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Ever been startled by the sudden burst of song from a colleague’s cell phone? For Jacqueline Charlesworth, that’s the sound of the cash register ringing. As senior vice president and general counsel for The Harry Fox Agency — a New York-based collecting agency that acts as a clearinghouse for nearly all licensing money flowing to music publishers — she has spent four years helping reap billions of dollars for her firm’s clients from these ringtones. While the music industry struggles to sell CDs, the ringtone business is booming, funneling $3.5 billion into music industry coffers last year, according to London-based telecommunications consultancy The Arc Group. Ringtones may account for 25 percent of music sales by the end of 2006, thanks to millions of consumers paying $3 for 25-second versions of songs — incredible when the full-length version can be purchased for just 99 cents on Apple Computer Inc.’s iTunes. Even more mind-boggling is the disarray this suddenly popular technology has caused, as the many arms of the recording industry struggle to determine how to apply copyright laws to ringtone sales. Recording companies and music publishers have always argued about money, and now they have intellectual property ambiguities and a gigantic new revenue stream to fight over. Publishers, historically the industry’s stepchild, may have the upper hand this time. What’s at issue is the interpretation of �115 of the 1909 Copyright Act, which forces music publishers to accept relatively small compulsory license fees for their copyrighted music. Nowadays, that figure is 8.5 cents for each unit — i.e., a record or CD — sold. However, �115 also states that reproduced works subject to compulsory fees can’t be fundamentally altered, notes Charlesworth, a lawyer whose stature in the music industry is growing almost as quickly as teenagers change their ringtones. “If you take just a 30-second clip of a song, that’s a fundamental alteration,” she says. Some in the industry disagreed with Charlesworth — and tried sending publishers just the compulsory fees. On July 16, 2004, Charlesworth reiterated her stance with a notice sent out to record labels, ringtone vendors, mobile carriers and other licensees. “It wasn’t a legal threat,” she says. “Just a reminder.” Steven Marks, senior vice president of business and legal affairs for the Washington, D.C.-based Recording Industry Association of America, wrote back to Charlesworth on Sept. 8, 2004, criticizing her legal reasoning. Says Marks: “There’s no precedent in copyright law for the proposition that every partial reproduction or other use of a work is a derivative work,” and thus subject to licensing negotiations. As far as he is concerned, compulsory licensing applies. And so the battle began. There’s nothing the press likes more than a good feud, but this one has been largely ignored, perhaps because few in the industry or among its observers can agree on what a ringtone is. A derivative of original published music? A fragment of a digitally downloaded song file? A cell phone user’s fashion statement — thus a public performance for which fees have to be collected on behalf of performers and publishers? The answers to these questions have big implications for the wireless and music industries. If ringtones are mechanical reproductions of recorded music in the usual sense (like compact discs or digital music files), any licensee who sells a ringtone has only to notify Harry Fox of a sale and pay the compulsory fee. If, on the other hand, ringtones are reproductions that make a significant change in a song’s composition or consumer use, Harry Fox and its music publishing clientele can charge much more than 8.5 cents per unit, or they could even refuse to issue a license. Ringtone vendors aren’t just paying publishers, however. Record companies, in charge of music retail sales for more than half a century, insist that a ringtone’s most valuable property lies in the underlying master recording of the music that makes up the ringtone. Which the record labels own — and want to be paid for. And what about the fact that many cell phone users put ringtones on their phones to impress others? Performance rights organizations, such as the American Society of Composers, Authors and Publishers, insist that this means a cell phone is giving a public performance when it rings. Naturally, these organizations want money, too. Today’s controversy had its overture in the 1900s, when the world encountered its first form of reproduced music: the piano roll. According to Mary Beth Peters, register of copyrights at the Library of Congress, music publishers lobbied Congress at the time to “grant them the exclusive right to authorize the mechanical reproduction of their works.” Congress did grant publishers that right, but it wasn’t exclusive. In a move whose impact was not felt for another 50 years, legislators wrote �115 into the 1909 Copyright Act, allowing anyone to make a mechanical reproduction without the consent of the copyright owner. The only thing that was required was notice to the publisher and a payment of 2 cents per reproduction. Congress wanted to protect against a publishing monopoly, Peters explains. Section 115′s unintended accomplishment was the creation of record labels, which emerged — thanks to their lawyers — with the ability to secure master recordings, monopolize distribution and sell records for whatever the market would bear. The labels paid the publishers a couple of cents a copy and, after paying other costs, kept nearly half of retail sales. “For a long time, record companies made a lot of money, and publishers were very neglected,” says Frank Scibilia, senior counsel at Proskauer Rose and EMI Music Publishing’s primary outside attorney. Compulsory licensing has been modified several times since it was first enacted. In 1976 Congress tightened the licensing to apply only to sound recordings for “private use” (such as records played at home), that didn’t “change the basic melody or fundamental character of the work.” If modifications occurred, both permission and payment had to be negotiated. During the ’80s and ’90s, Congress raised the compulsory rate until it reached its current 8.5 cents per reproduction and, in 1995, applied compulsory licensing to “digital phonorecord delivery.” The DPD amendment paved the way for sales of music downloaded via iTunes, Rhapsody and other digital music sites. But would compulsory licenses apply to ringtones? That was the big question in 2001, when ringtone producers, commonly known as aggregators — including small startups like New York-based Zingy Inc. and Moviso LLC in Los Angeles — first approached Harry Fox for publishing clearances. The aggregators wanted to offer simple monophonic ringtones (single-pitch successions that mimic the rhythm and melody of more complex compositions). Steven Masur was outside counsel for Zingy at the time. Masur believed Zingy could get away with paying publishers the compulsory rate. However, Zingy’s chief executive, Fabrice Grinda, wanted to play it safe. “I thought we had a good argument,” says Masur, who founded IP boutique Masur & Associates. “But Zingy was trying to launch a business and didn’t want to attract lawsuits. Grinda thought it would be better to pay more to get this deal done quickly.” Early deals like Zingy’s established the level of payment music publishers now expect. Still, because ringtones were unsophisticated — and because no one knew what a hit they’d soon become — few paid attention to these agreements. “In the early days, it was a great business,” Masur says. “You paid for the content, you paid for the license, you sold at a higher price — and you made a good profit. Then, others started coming to the table.” Who came? The record labels, for one. By 2004 mastertones — compressed snippets of studio-recorded music — were the hot new thing. In order to offer them to the public, aggregators needed to obtain both publishing clearance and permission from those who held the rights to the recordings. That meant negotiating with record companies. According to Gordon, who has represented both aggregators and record companies, the labels were peeved when they learned how much the publishers had gotten from the aggregators. According to multiple sources, aggregators had typically agreed to pay 25 cents per ringtone or 10 percent of the gross ringtone revenue, whichever was greater. So when the labels, which had been used to getting 40 percent to 50 percent of gross revenue from sales of digital music files, demanded a similar percentage, aggregators balked, says Gordon. Meanwhile, as ringtone sales were taking off, others started listening in. By the end of 2003, two performance rights organizations, ASCAP and Broadcast Music Inc., or BMI (which collect royalties for performances and distribute them to songwriters, publishers and others), sent letters throughout the industry declaring that playing a mastertone on a mobile phone was a form of public performance. They demanded payment. According to Richard Reimer, senior vice president of legal services at ASCAP, this amounted to 2 percent of revenue attributable to ringtones, 1.5 cents per ringtone, or a quarterly minimum fee of $500, whichever was greatest. “We monitor the market closely and regularly send letters if we need to,” Reimer says. “Most have paid.” Musicians piped up, too. Some had their lawyers review their recording contracts. According to Whitney Broussard, a partner at Selverne, Mandelbaum & Mintz who represents such artists as the Wu-Tang Clan and M�tley Cr�e, these contracts didn’t mention ringtones. Most record labels tried to rectify this by re-entering negotiations with artists, says Broussard. However, he points out, “an artist is under no obligation to grant ringtone rights.” To the consternation of the labels, some artists have started making their own ringtone deals with aggregators. During the summer of 2004, record companies and others again tossed around the idea that they could pay just the compulsory fee. Charlesworth says that a couple of licensees, including one major label, tried sending in the 8.5 cents for each ringtone sold. She directed her staff to return the money, then sent out her notice. One thing her letter did not describe was the consequences for those who kept sending compulsory payments. Pressed on whether this might inspire Harry Fox or other publishers to sue, Charlesworth danced around the question and finally replied, “They do so at great risk. We feel we have a much better legal argument.” The RIAA’s Marks disagrees. He says that the RIAA may go to court for a declaratory judgment that �115 applies to ringtones. And he has been lobbying Congress to update the Copyright Act to address new licensing issues, such as ringtones. For the past year, the House of Representatives subcommittee on courts, the Internet and intellectual property has conducted oversight hearings on �115. In hearings in June, Peters proposed the so-called 21st Century Music Reform Act, which would repeal �115 in favor of newly defined music rights organizations that would have the authority to license reproduction and distribution rights. Even so, record companies and music publishers have started to talk. One major label, Sony BMG Music Entertainment, has completed licensing deals with two publishing houses, The EMI Group and Warner/Chappell Music Inc. Sony got license clearances on a wide range of products, and the publishers got higher-than-compulsory ringtone license fees. EMI, Warner Music Group Corp. and Harry Fox are currently negotiating deals, say their spokespeople. “The way negotiations are going,” says Atlantic’s Taitz, “it seems publishers are about to win this battle.” The real issue, say some insiders, is bringing harmony to an industry unsettled by many changes — including the advent of file-sharing technology that has hurt retail sales; a burgeoning number of new licensing opportunities, including video games and movies; and large-scale mergers that find most publishing houses and record labels owned by just four companies (Sony BMG, Universal Music Group, Warner Music Group Corp., and EMI). The mergers themselves have produced dissonance that shows up in the company’s ringtone enterprises; internally, these giant corporations retain long-standing rivalries and old ways of operation. For example, even when EMI owns both the publishing and master work copyright, a lawyer from EMI Music must get a lawyer from EMI Publishing on the phone, and negotiate clearance for a ringtone. Aggregators face a comparable Gordian knot. Some contemporary music, such as hip-hop, includes samples of other songs. Aggregator Downplay Inc.’s former senior licensing manager Grace Chang says she had to secure and pay for several publishing, recording and performance copyrights for a single song: “Sometimes, it took six months to get all the licenses for a single ringtone.” Six months can be longer than a pop star’s fame these days. Taitz calls the system “unworkable. If we have a new hit song, we must get the ringtone into the marketplace right away.” Charlesworth says she understands the concerns, and that’s why she’s led a program at Harry Fox Agency to streamline the licensing process. Fourteen ringtone vendors have recently signed on to the new program, and Charlesworth says her firm is now in discussions with a major label. “There is real interest in resolving the issues without litigation,” she says. Les Watkins, vice president of business affairs and business development at Music Reports Inc., which provides copyright research for broadcasters, download services and other media that license musical works, estimates that the music business has lost billions of dollars because of operational and legal turmoil. An industry that’s seeking to adapt to new times needs to coordinate, promote new intellectual property laws and dance to a different beat. Otherwise, Watkins says, “the business will go away.”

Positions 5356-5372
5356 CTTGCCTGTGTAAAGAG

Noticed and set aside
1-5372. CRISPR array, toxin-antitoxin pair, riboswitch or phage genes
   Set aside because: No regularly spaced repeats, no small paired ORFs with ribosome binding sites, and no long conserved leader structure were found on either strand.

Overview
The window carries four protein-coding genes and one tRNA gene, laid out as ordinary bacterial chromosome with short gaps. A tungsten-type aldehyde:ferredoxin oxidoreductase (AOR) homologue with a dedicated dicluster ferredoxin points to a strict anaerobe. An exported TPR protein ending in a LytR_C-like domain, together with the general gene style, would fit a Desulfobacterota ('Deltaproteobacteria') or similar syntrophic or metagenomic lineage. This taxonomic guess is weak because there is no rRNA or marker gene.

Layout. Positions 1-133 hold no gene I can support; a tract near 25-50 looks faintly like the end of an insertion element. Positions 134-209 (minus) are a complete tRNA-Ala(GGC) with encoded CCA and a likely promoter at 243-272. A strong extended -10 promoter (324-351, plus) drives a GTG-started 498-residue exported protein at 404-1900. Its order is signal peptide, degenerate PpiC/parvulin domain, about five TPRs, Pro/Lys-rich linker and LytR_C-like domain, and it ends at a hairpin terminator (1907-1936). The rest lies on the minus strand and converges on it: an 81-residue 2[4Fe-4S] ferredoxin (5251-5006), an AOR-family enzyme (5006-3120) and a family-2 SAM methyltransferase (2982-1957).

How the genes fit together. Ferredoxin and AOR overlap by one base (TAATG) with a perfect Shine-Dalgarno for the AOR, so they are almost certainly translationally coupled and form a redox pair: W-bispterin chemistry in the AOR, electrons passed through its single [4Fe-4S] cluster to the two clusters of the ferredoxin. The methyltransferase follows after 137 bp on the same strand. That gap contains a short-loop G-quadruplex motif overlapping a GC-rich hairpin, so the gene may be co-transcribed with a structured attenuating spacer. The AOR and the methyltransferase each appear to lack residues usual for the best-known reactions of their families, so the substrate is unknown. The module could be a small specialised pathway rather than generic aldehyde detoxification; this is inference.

TIMELINE
Early 1900sThe piano roll debuts, and the world hears its first reproduced music.1909The 1909 Copyright Act determines that producers of recorded music need not obtain consent from copyright holders — but must pay a nominal “compulsory” fee.1910-1950Copyright law and mass-market sales of records combine to make powerhouses of the record companies.1948Columbia Records introduces the long playing record. Reproduced music becomes more popular than live music, with the first million-seller a recording of Rodgers and Hammerstein’s musical “South Pacific.”1940-1960The Justice Department negotiates the method by which performers and publishers will be compensated — via ASCAP and BMI — for the broadcast of recorded music. 1978Congress amends the 1909 Copyright Act. Compulsory licensing now applies only to reproductions for “private use” that don’t “change the basic melody or fundamental character of the work.”1980-1990Cassette tapes and compact discs further increase the popularity of recorded music. Congress ups the compulsory license fee paid to publishers to 8.5 cents.1995Congress amends the 1909 Copyright Act again, making digitally distributed music subject to compulsory licensing.2000The cell phone ringtone fad takes off. Makers of ringtones, called aggregators, negotiate non-compulsory licenses with music publishers — typically paying more than the statutory fee.2004More complex mastertones become popular. Vendors may now have to gain rights for publishing, sound recording and performance.TodayThe music industry realizes it has to take a new look at licensing in the digital, mobile age.